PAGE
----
Introduction: : Expandable titanium cages have gained popularity among spine surgeons during vertebral body reconstruction (VBR) procedures. Advocates of this technology tout their relative ease of sizing coupled with expansive options of modular footprints. Critics site potential limited space for bone graft and biologics and thus increased pseudoarthrosis rates. The goal of this study was to research the literature to better qualify and quantify the complications associated with the use of these cages in VBR, specifically looking at rates of implant failure and pseudoarthrosis
Methods: A literature review was performed on the National Medical Library via PubMed for articles discussing vertebral expandable cages, fusion rate and, complications. We used Medical Subject Headings (MeSH) when available, and limit our search from 1980 to March 2015; in order to include as much relevant information as possible three different search strategies were constructed. Additionally, manual search for references in relevant articles was also performed. We excluded case reports, literature reviews and technical notes
Results: A total of 372 articles were found in the different searches. From those, 47 articles were selected for full text review. Finally, 21 articles were included in our final analysis. These publications included a total of 765 cases. The overall fusion rate was 89.9% (Range: 17% to 100%). The most common section of the spine that needed an expandable cage was the thoraco-lumbar followed by the cervical spine. The mean follow up was 22.4 months (range: 9-22 months). Some case series reported up to 50% of complications but the etiologies were multifactorial. Nonetheless there was only 1 death related to the procedure (pneumonia). Specific complications from the cervical spine procedures where: dysphagia and hoarseness. Of the cases treated at the thoracic levels a pleural tear was the most common complication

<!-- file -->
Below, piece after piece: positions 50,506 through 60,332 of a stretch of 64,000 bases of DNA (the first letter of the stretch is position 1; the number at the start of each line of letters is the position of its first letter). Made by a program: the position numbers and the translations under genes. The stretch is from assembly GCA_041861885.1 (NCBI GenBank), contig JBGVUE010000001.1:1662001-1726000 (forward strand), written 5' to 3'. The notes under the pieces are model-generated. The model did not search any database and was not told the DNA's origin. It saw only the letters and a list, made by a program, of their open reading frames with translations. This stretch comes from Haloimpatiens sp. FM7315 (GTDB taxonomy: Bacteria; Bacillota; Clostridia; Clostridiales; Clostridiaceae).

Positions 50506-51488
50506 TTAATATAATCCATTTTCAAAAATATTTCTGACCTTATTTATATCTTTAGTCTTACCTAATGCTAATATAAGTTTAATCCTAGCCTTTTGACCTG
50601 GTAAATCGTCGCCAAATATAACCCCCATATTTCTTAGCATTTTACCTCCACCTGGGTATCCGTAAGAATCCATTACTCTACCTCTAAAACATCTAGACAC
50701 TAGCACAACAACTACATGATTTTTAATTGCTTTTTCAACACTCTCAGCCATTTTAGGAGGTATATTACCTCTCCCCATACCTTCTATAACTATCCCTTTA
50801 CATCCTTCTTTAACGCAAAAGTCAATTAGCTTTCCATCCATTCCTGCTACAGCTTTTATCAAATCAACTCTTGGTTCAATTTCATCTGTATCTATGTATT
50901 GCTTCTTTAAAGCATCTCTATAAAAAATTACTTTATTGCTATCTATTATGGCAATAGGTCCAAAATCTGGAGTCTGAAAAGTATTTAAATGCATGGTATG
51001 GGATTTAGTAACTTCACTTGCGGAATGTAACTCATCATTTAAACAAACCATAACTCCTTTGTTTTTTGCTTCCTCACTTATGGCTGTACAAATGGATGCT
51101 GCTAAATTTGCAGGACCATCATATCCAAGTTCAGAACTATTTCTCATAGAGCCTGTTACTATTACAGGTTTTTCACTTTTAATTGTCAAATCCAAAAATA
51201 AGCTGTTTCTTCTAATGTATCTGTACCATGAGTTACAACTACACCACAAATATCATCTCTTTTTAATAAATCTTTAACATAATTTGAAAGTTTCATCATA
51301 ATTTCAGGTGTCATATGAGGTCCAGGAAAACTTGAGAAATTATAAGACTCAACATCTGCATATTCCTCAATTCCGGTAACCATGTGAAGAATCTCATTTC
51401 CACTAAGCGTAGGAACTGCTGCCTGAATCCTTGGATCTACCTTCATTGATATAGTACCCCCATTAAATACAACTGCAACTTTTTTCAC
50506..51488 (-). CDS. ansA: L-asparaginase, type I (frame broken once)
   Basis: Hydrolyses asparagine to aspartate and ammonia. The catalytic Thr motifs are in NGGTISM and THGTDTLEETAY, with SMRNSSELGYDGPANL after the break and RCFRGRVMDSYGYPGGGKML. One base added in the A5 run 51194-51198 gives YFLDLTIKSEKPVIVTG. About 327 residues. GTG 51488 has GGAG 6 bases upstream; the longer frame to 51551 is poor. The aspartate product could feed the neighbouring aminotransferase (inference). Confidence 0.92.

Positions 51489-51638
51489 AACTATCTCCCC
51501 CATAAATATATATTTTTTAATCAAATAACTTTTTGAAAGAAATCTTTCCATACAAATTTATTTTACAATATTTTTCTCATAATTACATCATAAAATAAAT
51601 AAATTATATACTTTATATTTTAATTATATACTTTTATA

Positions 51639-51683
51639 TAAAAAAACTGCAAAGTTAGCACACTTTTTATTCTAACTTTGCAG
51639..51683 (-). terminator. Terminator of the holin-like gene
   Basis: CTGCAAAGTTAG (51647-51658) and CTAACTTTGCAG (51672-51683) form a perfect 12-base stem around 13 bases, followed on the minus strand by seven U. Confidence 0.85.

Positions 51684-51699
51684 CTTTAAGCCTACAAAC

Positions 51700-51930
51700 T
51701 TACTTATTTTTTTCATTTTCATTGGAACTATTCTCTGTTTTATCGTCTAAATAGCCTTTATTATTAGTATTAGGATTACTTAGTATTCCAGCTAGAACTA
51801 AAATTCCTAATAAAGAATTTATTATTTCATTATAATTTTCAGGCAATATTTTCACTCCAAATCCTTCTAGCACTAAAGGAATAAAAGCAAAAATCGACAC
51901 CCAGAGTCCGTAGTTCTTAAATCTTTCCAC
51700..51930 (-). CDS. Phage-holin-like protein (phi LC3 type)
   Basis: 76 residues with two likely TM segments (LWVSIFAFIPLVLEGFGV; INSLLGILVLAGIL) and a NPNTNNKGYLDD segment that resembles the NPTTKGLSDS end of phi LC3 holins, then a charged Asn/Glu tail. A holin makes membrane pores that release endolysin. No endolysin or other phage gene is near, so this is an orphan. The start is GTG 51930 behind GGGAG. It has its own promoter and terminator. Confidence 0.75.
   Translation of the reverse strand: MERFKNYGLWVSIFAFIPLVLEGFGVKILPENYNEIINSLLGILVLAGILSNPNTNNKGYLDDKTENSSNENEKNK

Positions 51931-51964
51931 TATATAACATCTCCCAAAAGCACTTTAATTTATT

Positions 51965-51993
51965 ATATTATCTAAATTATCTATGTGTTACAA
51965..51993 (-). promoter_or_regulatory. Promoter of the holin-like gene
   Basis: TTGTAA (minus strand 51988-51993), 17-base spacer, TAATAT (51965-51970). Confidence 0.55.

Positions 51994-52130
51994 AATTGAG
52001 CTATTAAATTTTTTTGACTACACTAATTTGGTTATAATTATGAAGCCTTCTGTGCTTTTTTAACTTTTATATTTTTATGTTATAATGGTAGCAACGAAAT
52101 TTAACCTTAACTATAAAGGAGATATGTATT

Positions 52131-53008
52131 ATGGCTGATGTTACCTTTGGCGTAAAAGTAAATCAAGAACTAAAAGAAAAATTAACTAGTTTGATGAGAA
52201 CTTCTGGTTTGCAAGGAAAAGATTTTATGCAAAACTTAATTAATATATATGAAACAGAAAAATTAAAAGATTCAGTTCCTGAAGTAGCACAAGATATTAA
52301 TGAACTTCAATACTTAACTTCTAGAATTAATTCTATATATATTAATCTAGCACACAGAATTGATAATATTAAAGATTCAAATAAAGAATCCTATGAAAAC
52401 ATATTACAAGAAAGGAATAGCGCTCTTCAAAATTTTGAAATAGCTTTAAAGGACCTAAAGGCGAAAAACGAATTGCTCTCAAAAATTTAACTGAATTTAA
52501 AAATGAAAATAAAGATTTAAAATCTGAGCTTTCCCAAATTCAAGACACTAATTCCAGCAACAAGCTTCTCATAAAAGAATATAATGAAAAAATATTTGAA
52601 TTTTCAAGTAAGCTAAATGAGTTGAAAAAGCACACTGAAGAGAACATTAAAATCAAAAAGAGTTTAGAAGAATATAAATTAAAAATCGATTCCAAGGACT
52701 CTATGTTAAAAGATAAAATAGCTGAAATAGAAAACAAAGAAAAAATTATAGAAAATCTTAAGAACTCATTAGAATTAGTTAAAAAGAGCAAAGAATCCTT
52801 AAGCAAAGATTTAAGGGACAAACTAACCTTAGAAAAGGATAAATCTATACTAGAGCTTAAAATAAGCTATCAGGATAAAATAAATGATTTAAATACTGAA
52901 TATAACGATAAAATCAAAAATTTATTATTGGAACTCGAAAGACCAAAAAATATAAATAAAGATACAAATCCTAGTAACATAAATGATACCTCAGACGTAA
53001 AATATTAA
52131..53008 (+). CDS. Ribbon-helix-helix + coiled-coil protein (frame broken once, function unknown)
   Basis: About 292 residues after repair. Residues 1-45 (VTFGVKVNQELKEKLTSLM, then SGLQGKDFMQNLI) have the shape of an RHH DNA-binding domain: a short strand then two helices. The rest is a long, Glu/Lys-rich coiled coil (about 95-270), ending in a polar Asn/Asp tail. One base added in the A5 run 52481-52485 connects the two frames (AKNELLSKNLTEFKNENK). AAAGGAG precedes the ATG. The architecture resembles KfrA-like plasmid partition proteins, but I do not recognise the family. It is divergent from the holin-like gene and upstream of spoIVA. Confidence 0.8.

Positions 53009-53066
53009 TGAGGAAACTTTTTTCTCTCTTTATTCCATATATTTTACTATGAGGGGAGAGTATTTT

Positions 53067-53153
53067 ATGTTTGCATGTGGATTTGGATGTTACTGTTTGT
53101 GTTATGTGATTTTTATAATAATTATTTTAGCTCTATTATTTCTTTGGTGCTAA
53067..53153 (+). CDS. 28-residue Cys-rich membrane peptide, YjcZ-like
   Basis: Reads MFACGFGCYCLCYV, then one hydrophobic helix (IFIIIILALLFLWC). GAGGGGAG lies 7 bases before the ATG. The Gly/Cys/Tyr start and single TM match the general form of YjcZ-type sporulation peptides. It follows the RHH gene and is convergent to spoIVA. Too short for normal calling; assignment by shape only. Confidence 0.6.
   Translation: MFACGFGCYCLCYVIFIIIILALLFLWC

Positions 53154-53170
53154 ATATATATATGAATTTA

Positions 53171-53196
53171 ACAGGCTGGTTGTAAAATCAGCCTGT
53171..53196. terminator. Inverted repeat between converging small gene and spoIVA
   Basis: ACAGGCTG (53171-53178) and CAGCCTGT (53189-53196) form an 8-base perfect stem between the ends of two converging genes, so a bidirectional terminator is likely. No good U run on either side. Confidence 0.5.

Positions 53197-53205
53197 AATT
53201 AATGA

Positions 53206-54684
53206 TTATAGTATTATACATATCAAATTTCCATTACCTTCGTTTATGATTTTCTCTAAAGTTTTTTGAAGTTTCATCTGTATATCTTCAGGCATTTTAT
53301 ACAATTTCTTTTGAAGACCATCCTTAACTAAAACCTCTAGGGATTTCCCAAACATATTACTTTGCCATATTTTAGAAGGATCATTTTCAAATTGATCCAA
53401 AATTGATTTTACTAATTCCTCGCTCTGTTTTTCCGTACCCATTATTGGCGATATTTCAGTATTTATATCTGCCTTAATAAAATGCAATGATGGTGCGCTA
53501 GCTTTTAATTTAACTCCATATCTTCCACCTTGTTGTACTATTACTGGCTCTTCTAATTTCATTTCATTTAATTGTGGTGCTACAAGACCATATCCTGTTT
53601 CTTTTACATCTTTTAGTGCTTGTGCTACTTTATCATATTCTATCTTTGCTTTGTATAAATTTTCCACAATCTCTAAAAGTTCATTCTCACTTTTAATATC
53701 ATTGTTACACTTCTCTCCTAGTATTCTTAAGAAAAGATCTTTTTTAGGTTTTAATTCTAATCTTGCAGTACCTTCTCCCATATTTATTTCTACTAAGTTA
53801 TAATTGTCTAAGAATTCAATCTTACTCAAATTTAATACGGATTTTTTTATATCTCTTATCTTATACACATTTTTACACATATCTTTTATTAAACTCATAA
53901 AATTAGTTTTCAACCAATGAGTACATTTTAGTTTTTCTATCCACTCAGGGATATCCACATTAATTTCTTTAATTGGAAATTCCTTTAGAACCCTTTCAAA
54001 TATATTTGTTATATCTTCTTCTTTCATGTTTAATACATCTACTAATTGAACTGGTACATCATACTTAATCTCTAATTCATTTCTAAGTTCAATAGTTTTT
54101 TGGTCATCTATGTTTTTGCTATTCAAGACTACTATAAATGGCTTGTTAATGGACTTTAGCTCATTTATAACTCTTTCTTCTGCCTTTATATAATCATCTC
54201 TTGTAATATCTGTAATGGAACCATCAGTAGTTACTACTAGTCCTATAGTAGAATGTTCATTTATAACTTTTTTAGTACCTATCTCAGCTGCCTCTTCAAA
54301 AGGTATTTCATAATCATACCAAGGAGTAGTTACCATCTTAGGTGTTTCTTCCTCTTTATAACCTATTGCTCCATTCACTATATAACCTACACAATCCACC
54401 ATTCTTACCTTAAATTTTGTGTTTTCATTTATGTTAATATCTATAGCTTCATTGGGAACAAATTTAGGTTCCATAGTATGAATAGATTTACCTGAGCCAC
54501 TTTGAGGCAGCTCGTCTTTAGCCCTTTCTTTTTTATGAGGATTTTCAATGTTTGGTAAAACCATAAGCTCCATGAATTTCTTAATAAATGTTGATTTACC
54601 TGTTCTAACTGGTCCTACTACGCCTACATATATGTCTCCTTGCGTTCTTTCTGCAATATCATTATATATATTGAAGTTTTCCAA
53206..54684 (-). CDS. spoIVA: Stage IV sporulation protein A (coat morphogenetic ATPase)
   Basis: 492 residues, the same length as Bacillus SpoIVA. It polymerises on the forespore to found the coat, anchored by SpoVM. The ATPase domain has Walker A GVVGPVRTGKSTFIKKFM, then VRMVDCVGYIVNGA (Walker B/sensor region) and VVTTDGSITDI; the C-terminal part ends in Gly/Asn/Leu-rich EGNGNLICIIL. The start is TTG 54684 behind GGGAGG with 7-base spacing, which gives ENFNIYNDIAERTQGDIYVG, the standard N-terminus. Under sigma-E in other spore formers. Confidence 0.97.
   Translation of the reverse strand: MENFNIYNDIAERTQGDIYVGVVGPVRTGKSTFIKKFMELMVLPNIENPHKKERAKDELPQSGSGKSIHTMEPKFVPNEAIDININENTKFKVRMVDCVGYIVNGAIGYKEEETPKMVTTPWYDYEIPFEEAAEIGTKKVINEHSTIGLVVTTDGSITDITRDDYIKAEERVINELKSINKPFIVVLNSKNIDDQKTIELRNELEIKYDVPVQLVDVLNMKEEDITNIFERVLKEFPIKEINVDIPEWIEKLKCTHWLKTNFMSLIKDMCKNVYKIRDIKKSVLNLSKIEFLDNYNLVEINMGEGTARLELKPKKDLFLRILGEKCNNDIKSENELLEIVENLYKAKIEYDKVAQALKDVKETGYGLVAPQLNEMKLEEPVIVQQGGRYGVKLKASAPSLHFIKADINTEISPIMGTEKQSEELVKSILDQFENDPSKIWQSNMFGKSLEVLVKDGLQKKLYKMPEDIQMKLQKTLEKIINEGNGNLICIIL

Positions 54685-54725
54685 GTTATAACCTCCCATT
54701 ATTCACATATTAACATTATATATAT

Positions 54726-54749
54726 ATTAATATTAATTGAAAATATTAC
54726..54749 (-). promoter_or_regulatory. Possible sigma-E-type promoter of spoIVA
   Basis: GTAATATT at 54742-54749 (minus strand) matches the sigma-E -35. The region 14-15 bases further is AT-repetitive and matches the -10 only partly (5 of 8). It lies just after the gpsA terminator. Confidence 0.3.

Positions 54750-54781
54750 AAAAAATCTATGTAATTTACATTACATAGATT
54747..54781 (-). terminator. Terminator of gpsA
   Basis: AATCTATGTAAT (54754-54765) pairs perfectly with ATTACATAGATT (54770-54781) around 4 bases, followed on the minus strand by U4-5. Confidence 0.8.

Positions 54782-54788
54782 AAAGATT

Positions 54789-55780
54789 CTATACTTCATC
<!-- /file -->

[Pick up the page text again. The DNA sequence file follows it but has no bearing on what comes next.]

Conclusions: Evidence derived from the available published literature indicates that the complications and pseudoarthrosis rates associated with the use of expandable cages for VBR are acceptable and comparable to static cages. The overall morbidity and complication profiles are more likely a reflection of the complexity of the disease pathology and approach
Patient Care: Expandable cages use is on the rise in the United States, a better understanding of their fusion rate and complications may help the clinician to make a more informed decision to use them.
Learning Objectives: By the conclusion of this session, participants should be able to: 1) Describe the importance of expandable cages in spine surgery, 2) Identify the most common complications after using expandable cages.
References: 1. Arts MP, Peul WC. Vertebral body replacement systems with expandable cages in the treatment of various spinal pathologies: a prospectively followed case series of 60 patients. Neurosurgery. 2008;63(3):537-44; discussion 44-5.
2. Payer M. Implantation of a distractible titanium cage after cervical corpectomy: technical experience in 20 consecutive cases. Acta neurochirurgica. 2006;148(11):1173-80; discussion 80.
3. Kandziora F, Pflugmacher R, Schaefer J, Scholz M, Ludwig K, Schleicher P, et al. Biomechanical comparison of expandable cages for vertebral body replacement in the cervical spine. Journal of neurosurgery. 2003;99(1 Suppl):91-7